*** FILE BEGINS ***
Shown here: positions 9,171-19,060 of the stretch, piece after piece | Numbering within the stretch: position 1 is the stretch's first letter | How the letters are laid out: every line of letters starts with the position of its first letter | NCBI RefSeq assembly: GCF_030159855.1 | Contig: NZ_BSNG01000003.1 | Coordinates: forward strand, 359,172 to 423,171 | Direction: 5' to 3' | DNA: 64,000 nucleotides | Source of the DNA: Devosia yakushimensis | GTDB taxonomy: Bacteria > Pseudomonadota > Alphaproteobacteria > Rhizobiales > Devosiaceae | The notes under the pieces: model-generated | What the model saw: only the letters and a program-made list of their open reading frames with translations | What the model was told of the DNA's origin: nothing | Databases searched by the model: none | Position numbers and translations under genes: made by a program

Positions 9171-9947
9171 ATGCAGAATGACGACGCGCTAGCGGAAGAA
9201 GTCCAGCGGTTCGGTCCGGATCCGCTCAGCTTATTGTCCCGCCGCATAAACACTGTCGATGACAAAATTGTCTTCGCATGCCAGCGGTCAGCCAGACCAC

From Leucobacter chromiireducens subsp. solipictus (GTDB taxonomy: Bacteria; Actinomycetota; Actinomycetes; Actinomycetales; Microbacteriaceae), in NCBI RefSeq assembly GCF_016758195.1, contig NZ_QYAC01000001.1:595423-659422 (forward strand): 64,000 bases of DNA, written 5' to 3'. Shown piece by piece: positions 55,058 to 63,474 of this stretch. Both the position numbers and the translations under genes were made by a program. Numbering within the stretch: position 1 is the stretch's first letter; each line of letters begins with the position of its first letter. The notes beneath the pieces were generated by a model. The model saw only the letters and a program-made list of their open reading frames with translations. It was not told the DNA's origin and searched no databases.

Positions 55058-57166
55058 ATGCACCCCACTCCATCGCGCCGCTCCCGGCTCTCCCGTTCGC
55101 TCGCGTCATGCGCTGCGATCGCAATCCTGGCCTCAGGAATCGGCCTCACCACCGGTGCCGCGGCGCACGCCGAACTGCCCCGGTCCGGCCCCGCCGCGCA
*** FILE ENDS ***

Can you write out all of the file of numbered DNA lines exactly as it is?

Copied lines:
Shown here: positions 9,171-19,060 of the stretch, piece after piece | Numbering within the stretch: position 1 is the stretch's first letter | How the letters are laid out: every line of letters starts with the position of its first letter | NCBI RefSeq assembly: GCF_030159855.1 | Contig: NZ_BSNG01000003.1 | Coordinates: forward strand, 359,172 to 423,171 | Direction: 5' to 3' | DNA: 64,000 nucleotides | Source of the DNA: Devosia yakushimensis | GTDB taxonomy: Bacteria > Pseudomonadota > Alphaproteobacteria > Rhizobiales > Devosiaceae | The notes under the pieces: model-generated | What the model saw: only the letters and a program-made list of their open reading frames with translations | What the model was told of the DNA's origin: nothing | Databases searched by the model: none | Position numbers and translations under genes: made by a program

Positions 9171-9947
9171 ATGCAGAATGACGACGCGCTAGCGGAAGAA
9201 GTCCAGCGGTTCGGTCCGGATCCGCTCAGCTTATTGTCCCGCCGCATAAACACTGTCGATGACAAAATTGTCTTCGCATGCCAGCGGTCAGCCAGACCAC

From Leucobacter chromiireducens subsp. solipictus (GTDB taxonomy: Bacteria; Actinomycetota; Actinomycetes; Actinomycetales; Microbacteriaceae), in NCBI RefSeq assembly GCF_016758195.1, contig NZ_QYAC01000001.1:595423-659422 (forward strand): 64,000 bases of DNA, written 5' to 3'. Shown piece by piece: positions 55,058 to 63,474 of this stretch. Both the position numbers and the translations under genes were made by a program. Numbering within the stretch: position 1 is the stretch's first letter; each line of letters begins with the position of its first letter. The notes beneath the pieces were generated by a model. The model saw only the letters and a program-made list of their open reading frames with translations. It was not told the DNA's origin and searched no databases.

Positions 55058-57166
55058 ATGCACCCCACTCCATCGCGCCGCTCCCGGCTCTCCCGTTCGC
55101 TCGCGTCATGCGCTGCGATCGCAATCCTGGCCTCAGGAATCGGCCTCACCACCGGTGCCGCGGCGCACGCCGAACTGCCCCGGTCCGGCCCCGCCGCGCA